From Cyril's memoirs dated 19 August 2007
I recently read an article about haggis stalking in the Scottish Highlands, and it took me right back to the late 1990s, a tuned Yamaha V-Max and Morag McCuddie, fearsome Queen of the Lathe.
Morag is an engineering legend within the industry yet all but unknown outside it. This could be down to her outright strangeness, but I'd say that makes her interesting. She’s certainly always interested me – but not in the way you might think. She stands six feet four and even now, in her 70s, has the physique of a Clydeside riveter, complete with ham-sized, hirsute forearms. She always wears a kilt, exposing mighty legs, and I certainly wouldn’t like to see those broad, calloused hands tossing anything less substantial than a caber.
We first met in 1958 when I was working for Ariel and we immediately got along well. I’d been sent to her workshops in Oban on Scotland's rugged west coast to convince her to try to iron out problems with the new Ariel Leader that had flummoxed the chaps at the factory. Morag was either idiosyncratic, an imaginative liar or plainly mad, depending on your view. During that first meeting she told me that she’d built the great Bob McIntyre entirely from spares and insisted that he only managed to pull off the previous year’s first ever 100mph TT lap thanks to last-minute tweaks she’d made to his pelvic oil galleries.
It was a lovely day in that summer of ’58 and she invited me to join her for a jaunt into the hills on scramblers. We rode for a couple of hours then stopped on a hilltop to admire the view, our bikes pinging in the background as they cooled. Morag turned to me with a wink and I watched as she reached down and opened the flaps of her knapsack. She reached in and pulled out a couple of mighty smoked salmon sandwiches and, more importantly, a large bottle of Glenfelch single malt whisky (label motto, “Ye'll sup more wi' a straw!”).
Well, my hazy memories of the rest of that afternoon come to me only in brief and seemingly unconnected episodes, like clicking aimlessly through YouTube. I know we wrestled, and I know that at least part of that wrestling took place naked. I know that we also rode the bikes in the buff and that for some of the time I wore a slice of smoked salmon both as a wig and a loincloth. The next morning, I could hardly move for midge bites, my skin a Square Four workshop manual in Braille. And to this day I have a scar on my right buttock in the shape of the exhaust heatshield on Morag’s B33. It has become a ritual that every time I see her I have to show this brand (I’m convinced she did it on purpose when I was comatose), at which point she roars with gravelly laughter and slaps me on the back with the force of a dockside crane.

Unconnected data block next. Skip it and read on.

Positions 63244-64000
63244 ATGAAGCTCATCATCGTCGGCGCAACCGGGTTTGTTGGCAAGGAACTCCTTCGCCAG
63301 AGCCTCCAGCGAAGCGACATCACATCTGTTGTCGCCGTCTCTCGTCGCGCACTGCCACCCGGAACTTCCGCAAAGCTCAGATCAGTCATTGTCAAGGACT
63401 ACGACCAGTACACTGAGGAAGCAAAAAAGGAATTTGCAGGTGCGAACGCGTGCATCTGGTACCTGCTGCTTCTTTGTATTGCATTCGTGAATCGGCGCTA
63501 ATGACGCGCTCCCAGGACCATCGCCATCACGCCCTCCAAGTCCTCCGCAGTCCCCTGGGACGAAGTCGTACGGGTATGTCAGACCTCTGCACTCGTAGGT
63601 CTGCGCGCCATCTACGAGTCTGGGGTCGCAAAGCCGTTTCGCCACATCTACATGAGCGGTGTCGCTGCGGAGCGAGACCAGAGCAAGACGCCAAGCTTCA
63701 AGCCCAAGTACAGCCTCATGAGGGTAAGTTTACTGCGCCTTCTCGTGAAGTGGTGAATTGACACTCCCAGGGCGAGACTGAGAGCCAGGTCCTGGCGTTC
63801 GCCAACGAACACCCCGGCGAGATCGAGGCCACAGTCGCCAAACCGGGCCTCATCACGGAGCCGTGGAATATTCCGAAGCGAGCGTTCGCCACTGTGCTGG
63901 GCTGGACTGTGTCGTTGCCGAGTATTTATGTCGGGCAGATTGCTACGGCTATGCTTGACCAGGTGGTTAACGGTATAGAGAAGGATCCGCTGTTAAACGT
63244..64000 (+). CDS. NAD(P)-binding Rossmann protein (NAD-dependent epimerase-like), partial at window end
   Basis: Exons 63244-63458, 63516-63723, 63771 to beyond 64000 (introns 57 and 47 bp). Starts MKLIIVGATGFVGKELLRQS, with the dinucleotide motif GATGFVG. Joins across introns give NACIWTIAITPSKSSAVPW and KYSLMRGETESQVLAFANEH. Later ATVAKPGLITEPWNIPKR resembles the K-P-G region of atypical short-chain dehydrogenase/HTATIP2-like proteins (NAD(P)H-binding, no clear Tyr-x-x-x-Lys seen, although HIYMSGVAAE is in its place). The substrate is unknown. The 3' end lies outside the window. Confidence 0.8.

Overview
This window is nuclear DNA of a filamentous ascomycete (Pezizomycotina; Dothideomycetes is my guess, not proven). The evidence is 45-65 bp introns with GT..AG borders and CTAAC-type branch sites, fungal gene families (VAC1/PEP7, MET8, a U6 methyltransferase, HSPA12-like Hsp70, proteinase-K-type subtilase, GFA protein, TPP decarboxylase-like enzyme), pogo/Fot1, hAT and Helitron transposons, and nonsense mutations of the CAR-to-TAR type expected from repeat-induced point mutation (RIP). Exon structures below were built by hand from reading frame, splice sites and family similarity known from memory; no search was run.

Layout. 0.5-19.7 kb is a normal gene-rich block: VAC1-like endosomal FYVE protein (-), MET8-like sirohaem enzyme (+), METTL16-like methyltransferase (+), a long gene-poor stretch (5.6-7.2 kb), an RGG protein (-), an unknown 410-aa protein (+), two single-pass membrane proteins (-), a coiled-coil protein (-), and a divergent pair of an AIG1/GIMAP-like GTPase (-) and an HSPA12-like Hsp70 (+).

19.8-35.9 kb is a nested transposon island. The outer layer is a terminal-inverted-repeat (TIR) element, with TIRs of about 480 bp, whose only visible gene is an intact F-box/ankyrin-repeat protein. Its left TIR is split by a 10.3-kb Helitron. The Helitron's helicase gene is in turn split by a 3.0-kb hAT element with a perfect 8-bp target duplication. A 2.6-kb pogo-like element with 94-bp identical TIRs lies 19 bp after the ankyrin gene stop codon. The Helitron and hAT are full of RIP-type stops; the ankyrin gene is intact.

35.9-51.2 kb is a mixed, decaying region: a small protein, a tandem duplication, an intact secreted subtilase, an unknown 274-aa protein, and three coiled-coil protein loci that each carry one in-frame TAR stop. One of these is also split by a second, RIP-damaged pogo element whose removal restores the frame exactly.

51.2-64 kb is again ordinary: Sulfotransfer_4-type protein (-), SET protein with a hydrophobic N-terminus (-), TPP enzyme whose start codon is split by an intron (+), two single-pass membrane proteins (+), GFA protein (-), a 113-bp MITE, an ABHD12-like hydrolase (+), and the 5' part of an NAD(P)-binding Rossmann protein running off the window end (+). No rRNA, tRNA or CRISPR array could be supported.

So, jump forward to 1998 and my arrival in Oban to bring details of work Morag was to take on for Yamaha (my then employers). As usual, she mulled over the proposal for no more than ten minutes before suggesting a drink. She went to the courtyard at the back of the house and appeared from one of the outbuildings on her tuned V-Max. At Morag’s insistence I foolishly left my R1 at the house and climbed on the back.
By the time we reached the Beaver and Merkin I was in need of a drink and the first few pints of Grainger’s Disgraced Ghillie slipped down with unseemly haste. Before I knew it, we were deep in our cups and Morag was demanding I bear my buttock to show the heatshield scar. Despite the crowded tap room I did just that. But even after all those years I wasn’t prepared for the hearty slap on the back and, leather jeans like shackles around my ankles, I stumbled forwards, hit my head on the bar and was knocked out cold.
Apparently, Morag McCuddie collected me up like a rag doll, and without even bothering to pull up my trousers threw me over the back of the V-max, cowboy style, and rode home through the town. What happened between then and the next morning I have no idea, but I can tell you that the long ride back down south on the R1 involved a rather ridiculous number of comfort breaks.